The downturn in demand generated by the economic turmoil has affected the international trade of mussels, including exports from Chile. Almost 90% of Chilean exports are destined for developed markets, which were the hardest hit by the economic downturn. The main market is the EU, in particular Spain, where the economic crisis was very strongly felt. Chilean exports of mussels in 2009 totaled 38 572 tonnes worth USD 94.4 million, which represents a drop of 15% and 28.5% in volume and value respectively. As a result the unit value of exports fell by 16% in a year-to-year comparison, in line with an overall downward trend in international prices. This fall in foreign trade is the first setback after five years of sustained growth of sales to foreign markets.

The main Chilean export product is frozen mussels, which accounts for 92.5% of total exported volumes. In terms of value, the share of frozen products is lower, at 84%. The second main export product is canned mussels, with 2 854 tonnes worth USD 15.2 million. It accounts for 7.5% and 16% of total exported volume and value respectively. Exports of fresh/live products are only marginal. It is worth noting that the downward trend in unit value was applicable to in all lines of production, being greater in frozen products (-20%) than in canned (-12%). By contrast, purchases of canned mussels by foreign markets were the only item that registered an increase in trade, (+65% and +45% in terms of volume and value), which allowed exports of this product to double.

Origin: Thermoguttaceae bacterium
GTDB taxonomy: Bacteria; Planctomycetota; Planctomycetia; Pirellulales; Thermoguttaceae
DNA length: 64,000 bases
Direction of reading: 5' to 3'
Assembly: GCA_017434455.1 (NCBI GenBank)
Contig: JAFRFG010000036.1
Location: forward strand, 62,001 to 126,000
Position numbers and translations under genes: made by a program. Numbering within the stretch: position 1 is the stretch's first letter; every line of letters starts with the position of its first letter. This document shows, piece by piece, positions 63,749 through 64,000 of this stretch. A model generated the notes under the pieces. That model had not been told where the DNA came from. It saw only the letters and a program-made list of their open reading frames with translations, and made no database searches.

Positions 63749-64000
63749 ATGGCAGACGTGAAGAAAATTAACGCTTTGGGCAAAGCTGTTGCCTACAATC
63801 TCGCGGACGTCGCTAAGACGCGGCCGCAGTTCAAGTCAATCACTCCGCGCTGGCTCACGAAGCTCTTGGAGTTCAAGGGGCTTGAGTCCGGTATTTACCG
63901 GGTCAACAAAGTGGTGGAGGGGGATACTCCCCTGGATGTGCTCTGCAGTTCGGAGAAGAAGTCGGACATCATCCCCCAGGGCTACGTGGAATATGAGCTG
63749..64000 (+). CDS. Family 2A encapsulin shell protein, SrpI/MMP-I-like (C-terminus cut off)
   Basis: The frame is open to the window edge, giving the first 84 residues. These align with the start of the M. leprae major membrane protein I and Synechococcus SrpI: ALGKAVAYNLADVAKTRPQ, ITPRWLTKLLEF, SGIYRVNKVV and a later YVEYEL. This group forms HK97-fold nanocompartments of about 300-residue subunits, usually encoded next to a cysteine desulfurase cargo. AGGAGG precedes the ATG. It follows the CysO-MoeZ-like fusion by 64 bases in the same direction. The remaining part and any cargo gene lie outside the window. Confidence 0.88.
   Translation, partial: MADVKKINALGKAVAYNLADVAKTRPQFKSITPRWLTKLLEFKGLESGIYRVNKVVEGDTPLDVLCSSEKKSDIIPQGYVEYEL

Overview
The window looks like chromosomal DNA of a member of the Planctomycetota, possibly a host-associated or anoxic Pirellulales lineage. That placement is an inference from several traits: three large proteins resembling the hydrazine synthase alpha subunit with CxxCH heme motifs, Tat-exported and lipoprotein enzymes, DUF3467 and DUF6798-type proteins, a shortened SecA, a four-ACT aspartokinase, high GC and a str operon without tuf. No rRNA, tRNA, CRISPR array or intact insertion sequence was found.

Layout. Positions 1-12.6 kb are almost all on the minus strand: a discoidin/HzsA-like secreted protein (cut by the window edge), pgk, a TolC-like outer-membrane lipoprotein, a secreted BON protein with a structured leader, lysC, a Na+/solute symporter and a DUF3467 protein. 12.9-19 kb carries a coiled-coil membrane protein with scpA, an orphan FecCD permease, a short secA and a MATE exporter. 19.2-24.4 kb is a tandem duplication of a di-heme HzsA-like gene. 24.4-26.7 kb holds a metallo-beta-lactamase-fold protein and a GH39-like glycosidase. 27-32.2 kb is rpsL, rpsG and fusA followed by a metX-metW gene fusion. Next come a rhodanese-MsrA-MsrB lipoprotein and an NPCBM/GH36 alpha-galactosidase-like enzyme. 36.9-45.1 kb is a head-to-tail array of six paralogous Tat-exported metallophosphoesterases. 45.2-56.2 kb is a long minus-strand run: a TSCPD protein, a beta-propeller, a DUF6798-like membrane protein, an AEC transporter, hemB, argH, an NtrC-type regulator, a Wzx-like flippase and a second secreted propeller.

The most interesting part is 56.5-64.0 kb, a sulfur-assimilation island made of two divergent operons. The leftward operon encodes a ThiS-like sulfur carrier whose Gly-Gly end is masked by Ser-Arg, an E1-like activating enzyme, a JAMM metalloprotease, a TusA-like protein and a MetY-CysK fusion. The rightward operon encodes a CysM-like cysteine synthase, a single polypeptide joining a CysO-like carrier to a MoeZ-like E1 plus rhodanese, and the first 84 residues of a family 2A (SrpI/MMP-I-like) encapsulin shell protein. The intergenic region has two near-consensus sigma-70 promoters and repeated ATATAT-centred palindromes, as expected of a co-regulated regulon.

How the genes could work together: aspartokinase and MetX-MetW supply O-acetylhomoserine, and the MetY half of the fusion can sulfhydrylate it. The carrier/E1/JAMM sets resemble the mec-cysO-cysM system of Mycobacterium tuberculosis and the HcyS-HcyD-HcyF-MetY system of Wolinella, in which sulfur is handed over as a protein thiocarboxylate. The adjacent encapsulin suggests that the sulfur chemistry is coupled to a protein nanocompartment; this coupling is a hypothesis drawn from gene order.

As already mentioned, the EU is the main target market for exports, with a 74% share in terms of volume (28 740 tonnes worth USD 71 million), followed by the USA with a 15% share (5 859 tonnes, USD 14.2 million). While sales to the EU markets fell significantly (-24% in terms of volume, -37% in terms of value), purchases from the other main markets showed positive growth (USA: +31%, +45%; Latin America: +18%, +9%, in terms of volume and value respectively). It is also worth noting that only trade with the US market showed a positive trend in unit value (+11%). Spain is the main single country market, with 9 407 tonnes worth USD 29.4 million (these figures represent a share of 24% and 31% respectively). More than two thirds of purchases by Spain are frozen products, as this is one of the most significant sources of raw material for the Spanish canning industry, replacing the use of domestic mussels for canning. Another point worth highlighting is that Chilean mussels enter the EU and the US markets with 0% duty.